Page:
MT. VERNON — The Fifth District Appellate Court has ruled that a career firefighter’s back condition was not solely the result of his firefighting duties, so he is not entitled to a line-of-duty disability pension.

According to a Rule 23 decision filed Oct. 19, Granite City Fire Pension board of trustees had appealed a Madison County Circuit Court ruling in a case filed by Craig Sykes. 

The panel of justices reversed their current colleague, former circuit judge John Barberis, who was elected last year to the Fifth District Appellate Court. 

Sykes was employed as a firefighter for the Granite City Fire Department for 19 years. After he filed for a duty-related disability, the Granite City Fire Pension board ruled that he was not entitled to a duty-related pension, which would have been 65 percent of his salary. Instead, it ruled that although he couldn’t perform his firefighting duties, he was only entitled to 50 percent of his salary. Sykes appealed that ruling. 

“Sykes filed a complaint for administrative review in the circuit court, which reversed the decision of the Board, holding that the Board's decision was against the manifest weight of the evidence," the ruling says.

In reaching its determination, the appellate court reviewed records of injuries Sykes sustained. In 2004 and 2006, he suffered duty-related back injuries, but in 2007, he injured himself getting out of bed at the fire station, according to the ruling. He had lumbar fusion surgery in July 2007. In 2012, he was diagnosed with bulging discs at the thoracic spine, and in 2014, an MRI revealed degenerative disc disease and lumbar radiculopathy.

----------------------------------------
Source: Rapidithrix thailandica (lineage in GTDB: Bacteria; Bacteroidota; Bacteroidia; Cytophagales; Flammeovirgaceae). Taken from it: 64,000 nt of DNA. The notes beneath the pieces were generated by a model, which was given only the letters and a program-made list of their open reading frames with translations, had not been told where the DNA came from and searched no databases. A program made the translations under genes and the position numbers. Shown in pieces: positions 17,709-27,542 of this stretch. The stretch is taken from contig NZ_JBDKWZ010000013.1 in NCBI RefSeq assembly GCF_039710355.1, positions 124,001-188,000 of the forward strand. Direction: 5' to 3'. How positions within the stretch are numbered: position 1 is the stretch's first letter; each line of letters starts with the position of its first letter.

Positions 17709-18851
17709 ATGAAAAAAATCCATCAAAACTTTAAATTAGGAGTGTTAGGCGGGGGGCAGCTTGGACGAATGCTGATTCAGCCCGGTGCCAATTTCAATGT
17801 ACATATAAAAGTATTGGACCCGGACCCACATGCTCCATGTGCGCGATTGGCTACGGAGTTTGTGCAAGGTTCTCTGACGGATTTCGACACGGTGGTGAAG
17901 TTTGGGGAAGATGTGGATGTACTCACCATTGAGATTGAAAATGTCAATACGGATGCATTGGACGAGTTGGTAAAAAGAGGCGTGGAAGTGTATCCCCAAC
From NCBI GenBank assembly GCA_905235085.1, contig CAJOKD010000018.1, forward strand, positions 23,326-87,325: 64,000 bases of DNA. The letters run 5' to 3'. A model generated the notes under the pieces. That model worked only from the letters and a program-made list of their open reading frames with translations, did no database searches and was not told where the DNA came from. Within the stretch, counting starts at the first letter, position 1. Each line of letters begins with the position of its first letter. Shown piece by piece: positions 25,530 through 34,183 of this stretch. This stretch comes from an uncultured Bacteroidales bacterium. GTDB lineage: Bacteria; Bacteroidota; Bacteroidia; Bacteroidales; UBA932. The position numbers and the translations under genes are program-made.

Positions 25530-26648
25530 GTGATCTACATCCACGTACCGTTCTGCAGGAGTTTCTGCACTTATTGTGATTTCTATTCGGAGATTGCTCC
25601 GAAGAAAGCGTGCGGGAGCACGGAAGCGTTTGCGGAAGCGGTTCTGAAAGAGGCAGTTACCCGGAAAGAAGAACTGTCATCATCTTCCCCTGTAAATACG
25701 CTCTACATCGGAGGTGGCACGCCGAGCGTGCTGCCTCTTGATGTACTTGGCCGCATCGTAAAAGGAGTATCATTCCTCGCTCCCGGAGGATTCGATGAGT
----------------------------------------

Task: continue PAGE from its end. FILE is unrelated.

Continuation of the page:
On Feb. 6, 2015, Sykes returned to work but was again injured. 

“Sykes was ascending up a flight of stairs to the second floor when he reached around to his left, while bent over, to grab a water-filled fire hose," the order states. "At that time, he felt a sudden pain in his lumbar back with radicular pain in his legs. Sykes was unable to continue work.”

In May 2015, Sykes filed for a line-of-duty disability pension. 

On July 7, 2015, an independent medical examination concluded that Sykes' medical records showed he was not fully functional to return to work in February 2015 and that his Feb. 6 injury was a minor aggravation of injuries that accumulated over a period of years. A second independent medical exam in July 2015 concluded that his work as a firefighter may have contributed to the back injuries. A third independent medical exam that month “concluded that Sykes was permanently disabled due to a nonoccupational degenerative disc disease,” according to the 5th District ruling.  

On Sept. 11, 2015, the board voted to award Sykes a 50 percent pension because his back issues were degenerative and not a result of his firefighting duties.

On April 21, 2016, the Circuit Court found Sykes’ injuries were as a result of duty, and he should be awarded his full pension. The pension board appealed. 

The appellate court reversed, concluding, “A close review of the record compels us to conclude that Sykes has not met his burden of proof. Since there is some competent evidence in the record to support the Board's findings, we cannot say that those findings are erroneous and that the opposite conclusion is clearly evident."

Judge Thomas Welch delivered the judgment of the court. Presiding Judge James Moore concurred in the judgment, and Judge Richard Goldenhersh dissented.

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